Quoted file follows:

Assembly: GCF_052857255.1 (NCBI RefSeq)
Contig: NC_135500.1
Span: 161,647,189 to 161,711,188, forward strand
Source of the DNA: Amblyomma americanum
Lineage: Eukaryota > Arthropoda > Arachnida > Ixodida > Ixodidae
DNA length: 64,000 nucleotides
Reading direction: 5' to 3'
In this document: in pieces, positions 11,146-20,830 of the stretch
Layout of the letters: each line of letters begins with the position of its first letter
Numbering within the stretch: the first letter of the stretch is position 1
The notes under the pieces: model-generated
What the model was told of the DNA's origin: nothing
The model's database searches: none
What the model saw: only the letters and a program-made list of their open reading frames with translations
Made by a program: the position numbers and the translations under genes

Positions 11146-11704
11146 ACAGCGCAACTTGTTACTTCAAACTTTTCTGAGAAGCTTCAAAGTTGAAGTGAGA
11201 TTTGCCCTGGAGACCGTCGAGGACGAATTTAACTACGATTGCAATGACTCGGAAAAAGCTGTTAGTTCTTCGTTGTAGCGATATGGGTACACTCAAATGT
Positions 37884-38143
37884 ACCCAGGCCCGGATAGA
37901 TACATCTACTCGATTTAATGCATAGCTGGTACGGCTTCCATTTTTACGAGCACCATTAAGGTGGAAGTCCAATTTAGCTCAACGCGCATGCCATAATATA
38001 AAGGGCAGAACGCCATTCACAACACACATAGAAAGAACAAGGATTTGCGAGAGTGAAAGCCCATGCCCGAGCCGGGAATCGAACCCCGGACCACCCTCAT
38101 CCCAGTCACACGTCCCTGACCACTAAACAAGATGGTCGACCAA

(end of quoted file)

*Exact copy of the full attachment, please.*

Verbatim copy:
Assembly: GCF_052857255.1 (NCBI RefSeq)
Contig: NC_135500.1
Span: 161,647,189 to 161,711,188, forward strand
Source of the DNA: Amblyomma americanum
Lineage: Eukaryota > Arthropoda > Arachnida > Ixodida > Ixodidae
DNA length: 64,000 nucleotides
Reading direction: 5' to 3'
In this document: in pieces, positions 11,146-20,830 of the stretch
Layout of the letters: each line of letters begins with the position of its first letter
Numbering within the stretch: the first letter of the stretch is position 1
The notes under the pieces: model-generated
What the model was told of the DNA's origin: nothing
The model's database searches: none
What the model saw: only the letters and a program-made list of their open reading frames with translations
Made by a program: the position numbers and the translations under genes

Positions 11146-11704
11146 ACAGCGCAACTTGTTACTTCAAACTTTTCTGAGAAGCTTCAAAGTTGAAGTGAGA
11201 TTTGCCCTGGAGACCGTCGAGGACGAATTTAACTACGATTGCAATGACTCGGAAAAAGCTGTTAGTTCTTCGTTGTAGCGATATGGGTACACTCAAATGT
Positions 37884-38143
37884 ACCCAGGCCCGGATAGA
37901 TACATCTACTCGATTTAATGCATAGCTGGTACGGCTTCCATTTTTACGAGCACCATTAAGGTGGAAGTCCAATTTAGCTCAACGCGCATGCCATAATATA
38001 AAGGGCAGAACGCCATTCACAACACACATAGAAAGAACAAGGATTTGCGAGAGTGAAAGCCCATGCCCGAGCCGGGAATCGAACCCCGGACCACCCTCAT
38101 CCCAGTCACACGTCCCTGACCACTAAACAAGATGGTCGACCAA